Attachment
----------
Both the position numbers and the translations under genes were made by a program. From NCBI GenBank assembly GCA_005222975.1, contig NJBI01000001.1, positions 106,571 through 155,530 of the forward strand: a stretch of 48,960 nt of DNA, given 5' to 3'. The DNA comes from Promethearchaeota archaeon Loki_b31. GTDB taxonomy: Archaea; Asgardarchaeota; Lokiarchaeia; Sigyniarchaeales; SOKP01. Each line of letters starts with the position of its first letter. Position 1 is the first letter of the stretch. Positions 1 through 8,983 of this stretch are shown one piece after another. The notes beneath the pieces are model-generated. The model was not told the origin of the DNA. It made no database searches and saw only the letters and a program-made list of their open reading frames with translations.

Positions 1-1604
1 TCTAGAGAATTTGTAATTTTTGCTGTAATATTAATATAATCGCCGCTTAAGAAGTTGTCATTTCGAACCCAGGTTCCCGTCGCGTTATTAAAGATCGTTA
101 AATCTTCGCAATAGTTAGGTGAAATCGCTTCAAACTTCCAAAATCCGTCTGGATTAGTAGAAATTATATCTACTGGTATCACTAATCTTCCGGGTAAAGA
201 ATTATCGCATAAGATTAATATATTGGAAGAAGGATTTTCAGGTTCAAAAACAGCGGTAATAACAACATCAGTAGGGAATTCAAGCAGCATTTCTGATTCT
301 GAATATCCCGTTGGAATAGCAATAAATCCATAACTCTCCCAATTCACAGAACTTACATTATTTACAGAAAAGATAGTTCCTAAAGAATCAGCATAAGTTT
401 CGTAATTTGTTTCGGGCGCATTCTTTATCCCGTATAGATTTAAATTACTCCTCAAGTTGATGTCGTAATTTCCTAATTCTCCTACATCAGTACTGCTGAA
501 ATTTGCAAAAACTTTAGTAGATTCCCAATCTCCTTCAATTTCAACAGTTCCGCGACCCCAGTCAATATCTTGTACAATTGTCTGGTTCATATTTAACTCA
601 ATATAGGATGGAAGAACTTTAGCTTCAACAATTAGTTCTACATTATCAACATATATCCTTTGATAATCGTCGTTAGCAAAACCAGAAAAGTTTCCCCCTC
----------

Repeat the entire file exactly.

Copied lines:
Both the position numbers and the translations under genes were made by a program. From NCBI GenBank assembly GCA_005222975.1, contig NJBI01000001.1, positions 106,571 through 155,530 of the forward strand: a stretch of 48,960 nt of DNA, given 5' to 3'. The DNA comes from Promethearchaeota archaeon Loki_b31. GTDB taxonomy: Archaea; Asgardarchaeota; Lokiarchaeia; Sigyniarchaeales; SOKP01. Each line of letters starts with the position of its first letter. Position 1 is the first letter of the stretch. Positions 1 through 8,983 of this stretch are shown one piece after another. The notes beneath the pieces are model-generated. The model was not told the origin of the DNA. It made no database searches and saw only the letters and a program-made list of their open reading frames with translations.

Positions 1-1604
1 TCTAGAGAATTTGTAATTTTTGCTGTAATATTAATATAATCGCCGCTTAAGAAGTTGTCATTTCGAACCCAGGTTCCCGTCGCGTTATTAAAGATCGTTA
101 AATCTTCGCAATAGTTAGGTGAAATCGCTTCAAACTTCCAAAATCCGTCTGGATTAGTAGAAATTATATCTACTGGTATCACTAATCTTCCGGGTAAAGA
201 ATTATCGCATAAGATTAATATATTGGAAGAAGGATTTTCAGGTTCAAAAACAGCGGTAATAACAACATCAGTAGGGAATTCAAGCAGCATTTCTGATTCT
301 GAATATCCCGTTGGAATAGCAATAAATCCATAACTCTCCCAATTCACAGAACTTACATTATTTACAGAAAAGATAGTTCCTAAAGAATCAGCATAAGTTT
401 CGTAATTTGTTTCGGGCGCATTCTTTATCCCGTATAGATTTAAATTACTCCTCAAGTTGATGTCGTAATTTCCTAATTCTCCTACATCAGTACTGCTGAA
501 ATTTGCAAAAACTTTAGTAGATTCCCAATCTCCTTCAATTTCAACAGTTCCGCGACCCCAGTCAATATCTTGTACAATTGTCTGGTTCATATTTAACTCA
601 ATATAGGATGGAAGAACTTTAGCTTCAACAATTAGTTCTACATTATCAACATATATCCTTTGATAATCGTCGTTAGCAAAACCAGAAAAGTTTCCCCCTC